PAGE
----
Roma, pensions and a funding scandal besiege Sarkozy

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The Independent Online

The three issues which could make or break the remainder of Nicolas Sarkozy's presidency – pension reform; sleaze allegations and his campaign against Roma migrants – threaten to coalesce explosively in protest marches all over France tomorrow.

French ministers drew comfort from the relatively tame pro-Roma demonstrations on Saturday, led by celebrities including the British-born singer and actress Jane Birkin. The Immigration Minister, Eric Besson, dismissed the modestly supported protests as the work of leftists and "ill-informed, millionaire socialists".

But hundreds of thousands of people from across French society are expected to join protests against Mr Sarkozy's plans to raise the pension age from 60 to 62 in a day of strikes and marches called by trade unions tomorrow.

The demonstrations are, in theory, aimed at the plans for radical pension reform, which are opposed by two-thirds of French people. But union leaders believe Mr Sarkozy's weakness in the polls, and anger on the Left at his crackdown on Roma migrants will help to generate one of the largest protests of his presidency.

Allegations of illegal financing of Mr Sarkozy's 2007 presidential campaign have given unions another windfall. The man at the centre of the allegations, the Employment Minister, Eric Woerth, is also spearheading the proposals for pension reform.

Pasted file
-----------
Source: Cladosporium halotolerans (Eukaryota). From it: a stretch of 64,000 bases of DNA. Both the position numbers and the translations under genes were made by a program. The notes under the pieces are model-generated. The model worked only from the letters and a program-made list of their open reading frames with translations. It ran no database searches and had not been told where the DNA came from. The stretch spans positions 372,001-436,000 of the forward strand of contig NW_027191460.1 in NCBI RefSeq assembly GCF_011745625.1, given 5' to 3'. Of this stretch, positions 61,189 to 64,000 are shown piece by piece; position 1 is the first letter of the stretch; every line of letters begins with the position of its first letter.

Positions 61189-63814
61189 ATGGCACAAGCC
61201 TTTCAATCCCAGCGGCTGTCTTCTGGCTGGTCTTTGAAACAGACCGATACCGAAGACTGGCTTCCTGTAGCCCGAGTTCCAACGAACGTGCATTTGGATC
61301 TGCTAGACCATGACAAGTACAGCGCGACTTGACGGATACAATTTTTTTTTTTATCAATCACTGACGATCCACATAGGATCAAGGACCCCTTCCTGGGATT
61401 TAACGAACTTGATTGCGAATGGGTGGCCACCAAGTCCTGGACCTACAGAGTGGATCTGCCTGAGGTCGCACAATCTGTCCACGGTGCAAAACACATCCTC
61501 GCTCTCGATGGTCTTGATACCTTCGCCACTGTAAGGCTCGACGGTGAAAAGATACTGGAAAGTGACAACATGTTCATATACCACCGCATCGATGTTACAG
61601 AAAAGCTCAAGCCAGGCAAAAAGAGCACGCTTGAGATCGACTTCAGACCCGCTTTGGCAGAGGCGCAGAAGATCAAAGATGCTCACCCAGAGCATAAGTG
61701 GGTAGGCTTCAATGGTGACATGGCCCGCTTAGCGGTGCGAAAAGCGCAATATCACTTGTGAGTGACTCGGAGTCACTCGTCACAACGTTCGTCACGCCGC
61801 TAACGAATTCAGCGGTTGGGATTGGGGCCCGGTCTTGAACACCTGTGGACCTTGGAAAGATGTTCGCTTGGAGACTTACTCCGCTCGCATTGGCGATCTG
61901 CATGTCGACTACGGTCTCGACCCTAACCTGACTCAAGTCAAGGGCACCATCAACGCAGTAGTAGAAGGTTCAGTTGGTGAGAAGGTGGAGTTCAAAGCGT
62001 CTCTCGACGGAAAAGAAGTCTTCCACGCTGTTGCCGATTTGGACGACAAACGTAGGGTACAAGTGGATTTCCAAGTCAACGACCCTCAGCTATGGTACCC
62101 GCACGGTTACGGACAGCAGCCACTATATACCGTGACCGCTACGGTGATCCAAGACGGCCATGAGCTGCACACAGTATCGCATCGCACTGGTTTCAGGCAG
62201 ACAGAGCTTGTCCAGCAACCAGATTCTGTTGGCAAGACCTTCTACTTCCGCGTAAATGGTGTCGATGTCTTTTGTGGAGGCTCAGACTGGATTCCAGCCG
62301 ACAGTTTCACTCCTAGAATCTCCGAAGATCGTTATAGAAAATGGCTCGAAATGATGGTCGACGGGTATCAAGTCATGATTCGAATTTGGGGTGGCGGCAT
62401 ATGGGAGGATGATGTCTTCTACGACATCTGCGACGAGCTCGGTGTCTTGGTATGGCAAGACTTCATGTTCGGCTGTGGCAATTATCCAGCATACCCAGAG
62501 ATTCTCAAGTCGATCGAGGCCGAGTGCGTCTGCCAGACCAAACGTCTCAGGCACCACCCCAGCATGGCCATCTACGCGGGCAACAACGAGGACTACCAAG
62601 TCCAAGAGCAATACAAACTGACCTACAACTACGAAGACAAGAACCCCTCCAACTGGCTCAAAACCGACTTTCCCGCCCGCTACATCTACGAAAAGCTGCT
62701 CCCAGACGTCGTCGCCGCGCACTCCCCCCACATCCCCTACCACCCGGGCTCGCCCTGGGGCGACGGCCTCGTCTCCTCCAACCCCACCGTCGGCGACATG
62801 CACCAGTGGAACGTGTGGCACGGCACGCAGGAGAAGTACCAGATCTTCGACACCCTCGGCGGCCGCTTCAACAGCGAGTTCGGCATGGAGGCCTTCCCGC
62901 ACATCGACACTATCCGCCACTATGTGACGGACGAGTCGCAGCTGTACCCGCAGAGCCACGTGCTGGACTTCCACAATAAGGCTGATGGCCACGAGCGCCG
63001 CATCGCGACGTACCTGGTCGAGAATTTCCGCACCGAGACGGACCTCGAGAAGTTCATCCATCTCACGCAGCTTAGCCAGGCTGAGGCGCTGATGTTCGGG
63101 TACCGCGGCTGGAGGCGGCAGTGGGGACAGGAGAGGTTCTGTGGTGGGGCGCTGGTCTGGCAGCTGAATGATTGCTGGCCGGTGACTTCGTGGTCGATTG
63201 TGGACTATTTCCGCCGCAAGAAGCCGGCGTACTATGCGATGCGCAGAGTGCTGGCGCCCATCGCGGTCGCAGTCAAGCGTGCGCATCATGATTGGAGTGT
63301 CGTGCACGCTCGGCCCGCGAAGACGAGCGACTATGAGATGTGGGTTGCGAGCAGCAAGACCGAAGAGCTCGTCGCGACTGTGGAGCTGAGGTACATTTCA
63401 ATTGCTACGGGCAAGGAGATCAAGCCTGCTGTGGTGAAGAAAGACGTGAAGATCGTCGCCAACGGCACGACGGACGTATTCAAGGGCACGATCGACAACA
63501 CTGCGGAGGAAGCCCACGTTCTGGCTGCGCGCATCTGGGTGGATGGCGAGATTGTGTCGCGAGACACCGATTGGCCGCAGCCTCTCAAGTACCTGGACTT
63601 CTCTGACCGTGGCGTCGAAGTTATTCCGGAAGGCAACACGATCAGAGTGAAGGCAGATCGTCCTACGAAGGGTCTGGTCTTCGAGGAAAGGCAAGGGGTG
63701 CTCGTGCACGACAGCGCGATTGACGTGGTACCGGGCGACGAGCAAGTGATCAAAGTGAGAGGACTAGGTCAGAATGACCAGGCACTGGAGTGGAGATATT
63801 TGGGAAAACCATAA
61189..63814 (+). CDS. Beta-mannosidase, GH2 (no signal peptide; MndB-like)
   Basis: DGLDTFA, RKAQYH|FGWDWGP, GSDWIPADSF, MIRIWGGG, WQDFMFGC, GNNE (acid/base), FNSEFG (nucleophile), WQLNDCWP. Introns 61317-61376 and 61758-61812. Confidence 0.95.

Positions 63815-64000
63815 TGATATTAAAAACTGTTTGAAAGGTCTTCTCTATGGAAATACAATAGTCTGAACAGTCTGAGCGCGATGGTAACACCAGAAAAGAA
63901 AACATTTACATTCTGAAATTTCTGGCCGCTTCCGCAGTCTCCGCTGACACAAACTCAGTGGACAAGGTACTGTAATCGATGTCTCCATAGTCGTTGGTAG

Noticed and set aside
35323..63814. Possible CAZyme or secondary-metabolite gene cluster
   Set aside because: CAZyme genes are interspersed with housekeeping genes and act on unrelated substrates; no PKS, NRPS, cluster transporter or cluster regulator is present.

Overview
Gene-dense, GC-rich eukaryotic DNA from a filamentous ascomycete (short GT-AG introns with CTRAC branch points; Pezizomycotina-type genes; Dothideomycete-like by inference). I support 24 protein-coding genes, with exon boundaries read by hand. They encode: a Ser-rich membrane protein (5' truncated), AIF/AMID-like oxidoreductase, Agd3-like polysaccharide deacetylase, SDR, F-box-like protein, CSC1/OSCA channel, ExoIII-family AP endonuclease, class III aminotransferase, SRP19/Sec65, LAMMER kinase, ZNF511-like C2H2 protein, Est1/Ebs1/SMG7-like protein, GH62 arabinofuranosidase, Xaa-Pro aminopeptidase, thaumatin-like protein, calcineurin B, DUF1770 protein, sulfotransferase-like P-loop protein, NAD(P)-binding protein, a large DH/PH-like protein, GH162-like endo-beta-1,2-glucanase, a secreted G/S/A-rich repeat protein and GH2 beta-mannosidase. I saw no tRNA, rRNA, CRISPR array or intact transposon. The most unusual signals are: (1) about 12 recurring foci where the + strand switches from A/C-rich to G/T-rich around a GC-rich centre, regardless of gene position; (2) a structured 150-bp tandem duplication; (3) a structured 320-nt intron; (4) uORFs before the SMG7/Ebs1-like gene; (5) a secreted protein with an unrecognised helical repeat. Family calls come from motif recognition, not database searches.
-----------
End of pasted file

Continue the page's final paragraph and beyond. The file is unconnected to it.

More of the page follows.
Mr Woerth, who refused to stand down despite new revelations last week, is likely to be the joint butt, with Mr Sarkozy, of slogans and effigies at tomorrow's marches. He is accused of, among other things, soliciting illegal campaign funds – and a job for his wife – from France's wealthiest woman, L'Oréal heiress Liliane Bettencourt. The unions could hardly ask for a better symbol of their allegation that Mr Sarkozy governs for the wealthy.

Mr Sarkozy has said that reform of the state pension system – and a standard pensionable age of 62 – will be one of the achievements on which he runs for a second term in 2012. His chief of staff at the Elysée Palace, Claude Guéant, said yesterday that the government would put forward proposals this week to soften the impact of the reforms but insisted that the main lines were not negotiable.

Significantly, however, Mr Guéant – regarded by many as the de facto second most powerful man in France – went out of his way to say that Mr Sarkozy was "absolutely not a president of the rich".

The strength of tomorrow's protests will show whether or not the unions have the momentum for a long "winter of discontent" like the strikes and protests which destroyed president Jacques Chirac's more modest attempt at pension reform in 1995. The Elysée is anxious to avoid any spill-over – or coalition of anti-Sarkozy feeling – between the pension and Roma issues.

Several ministers took delight in playing down Saturday's pro-Roma demonstrations in Paris and scores of other French towns (and outside French embassies in several EU capitals). A march through Paris, led by a Roma orchestra, attracted 50,000 supporters according to the organisers (12,000 said the police).

Ms Birkin, who joined the Paris march, had earlier sung a pro-immigrant song, "Les P'tits Papiers", by her late husband, Serge Gainsbourg, outside the Interior Ministry. As an immigrant from Britain in 1968, she said, her reception had been "so warm that I would gladly have died for France. I still would. But making illegal immigrants and Gypsies the scapecgoats for all our problems, is quite unfair."

Almost 1,000 Roma from Romania and Bulgaria have been expelled, or given incentives to go home, since Mr Sarkozy announced a policy of zero tolerance of illegal Roma migration in July.

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